Full Text Available In this article we extend on work which establishes an analology between one-way quantum computation and thermodynamics to see how the former can be performed on fractal lattices. We find fractals lattices of arbitrary dimension greater than one which do all act as good resources for one-way quantum computation, and sets of fractal lattices with dimension greater than one all of which do not. The difference is put down to other topological factors such as ramification and connectivity. This work adds confidence to the analogy and highlights new features to what we require for universal resources for one-way quantum computation.

  10. Charmonium excited state spectrum in lattice QCD

    Energy Technology Data Exchange (ETDEWEB)

    Jozef Dudek; Robert Edwards; Nilmani Mathur; David Richards

    2008-02-01

    Working with a large basis of covariant derivative-based meson interpolating fields we demonstrate the feasibility of reliably extracting multiple excited states using a variational method. The study is performed on quenched anisotropic lattices with clover quarks at the charm mass. We demonstrate how a knowledge of the continuum limit of a lattice interpolating field can give additional spin-assignment information, even at a single lattice spacing, via the overlap factors of interpolating field and state. Excited state masses are systematically high with respect to quark potential model predictions and, where they exist, experimental states. We conclude that this is most likely a result of the quenched approximation.

  11. How to Share a Lattice Trapdoor

    DEFF Research Database (Denmark)

    Bendlin, Rikke; Peikert, Chris; Krehbiel, Sara

    2013-01-01

    We develop secure threshold protocols for two important operations in lattice cryptography, namely, generating a hard lattice Λ together with a "strong" trapdoor, and sampling from a discrete Gaussian distribution over a desired coset of Λ using the trapdoor. These are the central operations...... delegation, which is used in lattice-based hierarchical IBE schemes. Our work therefore directly transfers all these systems to the threshold setting. Our protocols provide information-theoretic (i.e., statistical) security against adaptive corruptions in the UC framework, and they are robust against up to ℓ...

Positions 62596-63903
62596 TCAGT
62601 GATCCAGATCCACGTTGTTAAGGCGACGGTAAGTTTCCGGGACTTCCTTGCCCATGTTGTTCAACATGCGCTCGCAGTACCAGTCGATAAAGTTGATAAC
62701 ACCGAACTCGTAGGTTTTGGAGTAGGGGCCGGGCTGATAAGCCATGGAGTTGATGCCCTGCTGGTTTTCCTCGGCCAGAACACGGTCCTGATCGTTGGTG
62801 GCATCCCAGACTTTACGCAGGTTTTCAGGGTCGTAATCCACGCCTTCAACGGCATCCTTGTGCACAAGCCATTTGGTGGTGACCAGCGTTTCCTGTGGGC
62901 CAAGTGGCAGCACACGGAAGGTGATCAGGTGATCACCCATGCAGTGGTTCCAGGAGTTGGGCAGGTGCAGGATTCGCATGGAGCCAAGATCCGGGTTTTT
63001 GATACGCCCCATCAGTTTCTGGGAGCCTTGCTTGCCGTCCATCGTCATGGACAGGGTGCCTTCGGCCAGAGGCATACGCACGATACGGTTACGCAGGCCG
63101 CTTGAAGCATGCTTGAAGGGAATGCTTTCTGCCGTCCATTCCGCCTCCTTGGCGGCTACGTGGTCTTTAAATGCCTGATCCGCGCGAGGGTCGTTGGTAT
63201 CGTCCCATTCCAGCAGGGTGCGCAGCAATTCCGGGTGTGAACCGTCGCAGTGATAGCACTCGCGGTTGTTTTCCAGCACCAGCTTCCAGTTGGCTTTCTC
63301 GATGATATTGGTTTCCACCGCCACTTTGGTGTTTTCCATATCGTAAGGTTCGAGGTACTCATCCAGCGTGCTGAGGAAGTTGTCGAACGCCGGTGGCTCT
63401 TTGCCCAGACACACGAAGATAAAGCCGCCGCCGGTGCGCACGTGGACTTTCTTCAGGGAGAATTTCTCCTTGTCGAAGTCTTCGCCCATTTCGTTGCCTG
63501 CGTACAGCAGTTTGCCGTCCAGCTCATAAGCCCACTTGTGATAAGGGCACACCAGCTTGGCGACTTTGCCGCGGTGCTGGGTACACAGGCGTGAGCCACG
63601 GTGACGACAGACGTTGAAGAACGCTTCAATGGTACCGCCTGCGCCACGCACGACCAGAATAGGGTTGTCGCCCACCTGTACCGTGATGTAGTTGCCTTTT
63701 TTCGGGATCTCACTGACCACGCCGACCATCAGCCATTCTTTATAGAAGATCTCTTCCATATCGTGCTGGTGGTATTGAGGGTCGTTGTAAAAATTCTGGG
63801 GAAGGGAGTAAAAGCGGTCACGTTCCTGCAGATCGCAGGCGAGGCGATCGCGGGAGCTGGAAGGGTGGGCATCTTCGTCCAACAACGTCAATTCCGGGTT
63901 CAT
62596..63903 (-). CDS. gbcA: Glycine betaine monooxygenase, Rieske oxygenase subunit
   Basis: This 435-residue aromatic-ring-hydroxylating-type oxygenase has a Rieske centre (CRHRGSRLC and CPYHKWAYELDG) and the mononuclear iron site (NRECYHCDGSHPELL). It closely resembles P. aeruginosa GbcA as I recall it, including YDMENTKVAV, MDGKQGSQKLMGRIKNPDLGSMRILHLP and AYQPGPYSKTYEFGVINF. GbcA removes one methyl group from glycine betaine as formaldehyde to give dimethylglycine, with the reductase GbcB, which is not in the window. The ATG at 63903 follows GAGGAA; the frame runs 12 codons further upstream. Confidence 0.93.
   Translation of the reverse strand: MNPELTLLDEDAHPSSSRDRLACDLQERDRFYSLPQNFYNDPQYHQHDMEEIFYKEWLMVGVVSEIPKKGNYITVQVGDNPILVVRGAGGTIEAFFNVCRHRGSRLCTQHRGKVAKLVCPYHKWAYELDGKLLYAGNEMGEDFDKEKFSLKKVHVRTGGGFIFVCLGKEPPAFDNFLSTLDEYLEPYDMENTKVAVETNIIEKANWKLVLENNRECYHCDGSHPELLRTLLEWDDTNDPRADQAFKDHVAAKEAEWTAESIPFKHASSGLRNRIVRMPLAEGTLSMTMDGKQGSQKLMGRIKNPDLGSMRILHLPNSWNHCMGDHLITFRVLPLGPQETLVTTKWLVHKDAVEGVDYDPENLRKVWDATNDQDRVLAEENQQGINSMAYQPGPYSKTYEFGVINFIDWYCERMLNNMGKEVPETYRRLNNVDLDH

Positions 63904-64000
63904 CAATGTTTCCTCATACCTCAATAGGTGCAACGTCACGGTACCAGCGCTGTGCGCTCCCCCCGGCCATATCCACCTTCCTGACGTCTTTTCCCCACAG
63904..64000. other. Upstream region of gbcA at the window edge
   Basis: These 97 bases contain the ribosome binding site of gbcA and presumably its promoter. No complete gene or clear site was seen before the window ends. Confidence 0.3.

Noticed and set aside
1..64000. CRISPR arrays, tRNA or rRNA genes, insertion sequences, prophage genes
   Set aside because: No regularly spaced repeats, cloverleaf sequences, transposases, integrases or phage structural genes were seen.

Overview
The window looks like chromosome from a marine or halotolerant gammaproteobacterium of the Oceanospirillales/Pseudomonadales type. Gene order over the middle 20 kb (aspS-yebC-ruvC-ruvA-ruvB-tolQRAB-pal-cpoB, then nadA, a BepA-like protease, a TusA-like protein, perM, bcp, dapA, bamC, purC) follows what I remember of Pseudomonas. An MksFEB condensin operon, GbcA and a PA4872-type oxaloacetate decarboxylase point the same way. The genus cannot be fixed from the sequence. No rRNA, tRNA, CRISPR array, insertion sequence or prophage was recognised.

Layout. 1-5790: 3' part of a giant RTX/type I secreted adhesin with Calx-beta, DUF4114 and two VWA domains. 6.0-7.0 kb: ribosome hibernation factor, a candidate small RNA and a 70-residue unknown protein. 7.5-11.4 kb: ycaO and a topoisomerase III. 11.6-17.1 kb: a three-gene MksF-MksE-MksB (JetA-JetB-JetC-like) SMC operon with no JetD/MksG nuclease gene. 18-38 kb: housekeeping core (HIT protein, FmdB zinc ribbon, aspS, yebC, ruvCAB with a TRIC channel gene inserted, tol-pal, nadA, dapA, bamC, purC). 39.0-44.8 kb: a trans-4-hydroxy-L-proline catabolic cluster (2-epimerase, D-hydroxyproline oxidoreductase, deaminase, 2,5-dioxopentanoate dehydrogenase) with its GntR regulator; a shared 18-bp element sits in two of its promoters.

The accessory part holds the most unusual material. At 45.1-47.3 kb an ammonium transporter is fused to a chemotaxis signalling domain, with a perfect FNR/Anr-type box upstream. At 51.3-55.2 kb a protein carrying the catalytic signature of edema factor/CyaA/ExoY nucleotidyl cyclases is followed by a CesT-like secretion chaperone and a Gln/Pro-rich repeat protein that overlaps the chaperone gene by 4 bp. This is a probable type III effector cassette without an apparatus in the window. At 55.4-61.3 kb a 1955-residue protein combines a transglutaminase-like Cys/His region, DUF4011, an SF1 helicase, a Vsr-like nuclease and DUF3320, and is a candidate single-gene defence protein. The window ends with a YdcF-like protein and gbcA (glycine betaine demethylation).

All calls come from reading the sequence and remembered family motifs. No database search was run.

12. Electronic properties of graphene antidot lattices

    DEFF Research Database (Denmark)

    Fürst, Joachim Alexander; Pedersen, Jesper Goor; Flindt, C.

    2009-01-01

    into a semiconductor. We calculate the electronic band structure of graphene antidot lattices using three numerical approaches with different levels of computational complexity, efficiency and accuracy. Fast finite-element solutions of the Dirac equation capture qualitative features of the band structure, while full......Graphene antidot lattices constitute a novel class of nano-engineered graphene devices with controllable electronic and optical properties. An antidot lattice consists of a periodic array of holes that causes a band gap to open up around the Fermi level, turning graphene from a semimetal...

  13. Construction of Capacity Achieving Lattice Gaussian Codes

    KAUST Repository

    Alghamdi, Wael

    2016-04-01

    We propose a new approach to proving results regarding channel coding schemes based on construction-A lattices for the Additive White Gaussian Noise (AWGN) channel that yields new characterizations of the code construction parameters, i.e., the primes and dimensions of the codes, as functions of the block-length. The approach we take introduces an averaging argument that explicitly involves the considered parameters. This averaging argument is applied to a generalized Loeliger ensemble [1] to provide a more practical proof of the existence of AWGN-good lattices, and to characterize suitable parameters for the lattice Gaussian coding scheme proposed by Ling and Belfiore [3].

  14. Density redistribution effects in fermionic optical lattices

    CERN Document Server

    Soni, Medha; Troyer, Matthias

    2016-01-01

    We simulate a one dimensional fermionic optical lattice to analyse heating due to non-adiabatic lattice loading. Our simulations reveal that, similar to the bosonic case, density redistribution effects are the major cause of heating in harmonic traps. We suggest protocols to modulate the local density distribution during the process of lattice loading, in order to reduce the excess energy. Our numerical results confirm that linear interpolation of the trapping potential and/or the interaction strength is an efficient method of doing so, bearing practical applications relevant to experiments.

  15. Theory of unsaturated silicon lattices

    Science.gov (United States)

    Zhang, Feng; Stucke, David; Stojkovic, Dragan; Crespi, Vincent

    2008-03-01